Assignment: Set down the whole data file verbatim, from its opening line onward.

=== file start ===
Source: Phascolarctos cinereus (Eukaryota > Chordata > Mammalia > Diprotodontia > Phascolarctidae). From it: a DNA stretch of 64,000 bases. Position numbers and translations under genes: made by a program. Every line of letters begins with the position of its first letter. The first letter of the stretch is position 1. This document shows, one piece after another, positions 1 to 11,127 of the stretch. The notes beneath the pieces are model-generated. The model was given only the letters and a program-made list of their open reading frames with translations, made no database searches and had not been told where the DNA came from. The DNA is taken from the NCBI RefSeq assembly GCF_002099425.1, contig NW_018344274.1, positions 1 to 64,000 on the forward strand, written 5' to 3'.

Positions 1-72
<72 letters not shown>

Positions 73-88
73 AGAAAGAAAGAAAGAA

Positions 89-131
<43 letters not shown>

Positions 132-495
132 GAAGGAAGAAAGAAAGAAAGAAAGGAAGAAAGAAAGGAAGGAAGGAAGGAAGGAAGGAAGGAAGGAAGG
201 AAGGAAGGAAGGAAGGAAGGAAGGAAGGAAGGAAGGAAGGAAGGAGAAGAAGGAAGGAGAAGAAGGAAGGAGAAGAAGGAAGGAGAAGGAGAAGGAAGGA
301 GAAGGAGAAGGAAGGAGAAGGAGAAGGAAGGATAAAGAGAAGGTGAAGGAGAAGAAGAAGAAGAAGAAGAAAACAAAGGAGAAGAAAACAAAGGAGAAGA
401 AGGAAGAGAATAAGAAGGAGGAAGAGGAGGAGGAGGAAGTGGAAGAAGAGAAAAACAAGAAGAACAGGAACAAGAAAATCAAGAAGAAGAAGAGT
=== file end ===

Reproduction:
Source: Phascolarctos cinereus (Eukaryota > Chordata > Mammalia > Diprotodontia > Phascolarctidae). From it: a DNA stretch of 64,000 bases. Position numbers and translations under genes: made by a program. Every line of letters begins with the position of its first letter. The first letter of the stretch is position 1. This document shows, one piece after another, positions 1 to 11,127 of the stretch. The notes beneath the pieces are model-generated. The model was given only the letters and a program-made list of their open reading frames with translations, made no database searches and had not been told where the DNA came from. The DNA is taken from the NCBI RefSeq assembly GCF_002099425.1, contig NW_018344274.1, positions 1 to 64,000 on the forward strand, written 5' to 3'.

Positions 1-72
<72 letters not shown>

Positions 73-88
73 AGAAAGAAAGAAAGAA

Positions 89-131
<43 letters not shown>

Positions 132-495
132 GAAGGAAGAAAGAAAGAAAGAAAGGAAGAAAGAAAGGAAGGAAGGAAGGAAGGAAGGAAGGAAGGAAGG
201 AAGGAAGGAAGGAAGGAAGGAAGGAAGGAAGGAAGGAAGGAAGGAGAAGAAGGAAGGAGAAGAAGGAAGGAGAAGAAGGAAGGAGAAGGAGAAGGAAGGA
301 GAAGGAGAAGGAAGGAGAAGGAGAAGGAAGGATAAAGAGAAGGTGAAGGAGAAGAAGAAGAAGAAGAAGAAAACAAAGGAGAAGAAAACAAAGGAGAAGA
401 AGGAAGAGAATAAGAAGGAGGAAGAGGAGGAGGAGGAAGTGGAAGAAGAGAAAAACAAGAAGAACAGGAACAAGAAAATCAAGAAGAAGAAGAGT